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Will Brexit spark a brain-drain for UK?

The shock result of the U.K.'s referendum on its future in the European Union has thrust the region into renewed uncertainty. One area of concern is how Brexit will impact job recruitment.

Many businesses are concerned about what the result, in which the vote to leave won 51.9 percent of support, will mean for their staff.

"The result is shocking and it's a sad day for the UK," Mark Mitchell, CEO of recruitment specialist Meridian Business Support, said in a statement.

"The result makes us appear to be less friendly and tolerant and has turned many of our workforce into official immigrants than colleagues – this will have a detrimental effect on staffing."

Christopher Furlong | Getty Images

EU nationals may now be nervous and reluctant to apply for jobs in the U.K., warned Siân Goodson, managing director of executive search and corporate insight business Goodson Thomas.

"My concern is to what extent will we now be able to attract EU candidates for prestigious roles in the U.K?" she said in a statement to CNBC.

"It wasn't an easy ask previously because of how the different member states' education systems were set up and because of the various EU rules and regulations, but it was always an option to include EU candidates in our listings."

The result could prove to be highly divisive. Several young people took to social media Friday to express their disappointment with the decision and considered emigrating, while U.K. nationals working abroad pledged not to return.

"I'll be staying in Spain now. Maybe elsewhere in Europe beyond that. But not the United Kingdom," Joey Vaughan, a bar manager from Kent working in Spain, told CNBC via email.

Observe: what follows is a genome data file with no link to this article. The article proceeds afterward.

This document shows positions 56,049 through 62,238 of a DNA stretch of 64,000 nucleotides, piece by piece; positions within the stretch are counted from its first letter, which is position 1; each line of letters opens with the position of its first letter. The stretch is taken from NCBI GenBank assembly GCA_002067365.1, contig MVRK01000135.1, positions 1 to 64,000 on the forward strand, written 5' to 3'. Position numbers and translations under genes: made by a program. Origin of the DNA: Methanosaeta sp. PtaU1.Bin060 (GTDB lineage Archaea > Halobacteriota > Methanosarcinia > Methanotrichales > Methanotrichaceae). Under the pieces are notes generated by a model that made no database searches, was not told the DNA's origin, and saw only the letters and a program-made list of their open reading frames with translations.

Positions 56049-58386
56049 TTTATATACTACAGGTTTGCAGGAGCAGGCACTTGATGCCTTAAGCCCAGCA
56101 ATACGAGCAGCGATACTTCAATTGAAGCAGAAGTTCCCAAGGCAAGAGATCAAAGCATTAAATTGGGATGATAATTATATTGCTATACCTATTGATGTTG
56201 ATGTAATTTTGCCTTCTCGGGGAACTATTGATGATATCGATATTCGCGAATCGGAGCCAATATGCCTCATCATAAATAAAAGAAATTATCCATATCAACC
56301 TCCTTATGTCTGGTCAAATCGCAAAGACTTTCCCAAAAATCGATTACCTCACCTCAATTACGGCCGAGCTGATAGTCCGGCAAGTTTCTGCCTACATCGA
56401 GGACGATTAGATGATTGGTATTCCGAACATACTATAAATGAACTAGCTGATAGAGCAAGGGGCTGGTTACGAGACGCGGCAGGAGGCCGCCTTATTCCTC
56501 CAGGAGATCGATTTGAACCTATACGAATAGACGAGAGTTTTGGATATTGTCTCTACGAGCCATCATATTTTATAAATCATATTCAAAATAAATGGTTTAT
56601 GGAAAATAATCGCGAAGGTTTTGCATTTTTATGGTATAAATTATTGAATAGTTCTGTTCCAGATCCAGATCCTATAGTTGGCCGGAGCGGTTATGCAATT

The main issue for businesses and the economy is uncertainty, as the U.K. will now have to engage in a two-year negotiation process to exit the EU.

"One possible scenario is that in order to retain access to the single market, the U.K. would have to continue to accept the free movement of people from the EU. In this case little would change," Ian Dowd, director at NGA Human Resources, told CNBC via email.

"Another scenario would see restrictions of some kind on EU citizens, which could make it harder for some Europeans to work in the U.K."

Small and medium-sized businesses will likely find it harder to recruit post-Brexit, according to Eugene Mizin, CEO and co-founder of recruitment app Job Today.

"Access to talent will tighten, as fewer EU foreigners will enter Britain's workforce, which will drive up hiring costs," he told CNBC in an email. "As economic outlooks remain unclear, SMEs will look to spend less on recruiting and think twice before spending hundreds of pounds on job boards. Instead, SMEs will increasingly turn to referral and word of mouth hiring."

Other business leaders were less concerned and focused on the underlying strength of the U.K. economy.

"There will undoubtedly be short-term uncertainty in the labor market but the foundations of the U.K. economy remain strong and we remain confident that U.K. based business will continue to attract and retain talent from within U.K. and beyond its borders," Lee Rankin, managing director at recruitment firm GEM Partnership told CNBC via email.

However, rather than experiencing a brain drain of talent, the U.K. economy could become a more agile and attractive place to work.

"It depends on what path the U.K. takes – talent goes where the opportunity is, and Europe is the world's slowest growing continent, largely due to EU economic policies," Harrison Wright, managing director of Affinity Biotechnology, which specializes in biotech recruitment, told CNBC via email.

"If the U.K. takes the opportunity to make itself more attractive for business and easier for skilled workers around the world to immigrate, we will see the opposite of a brain drain."

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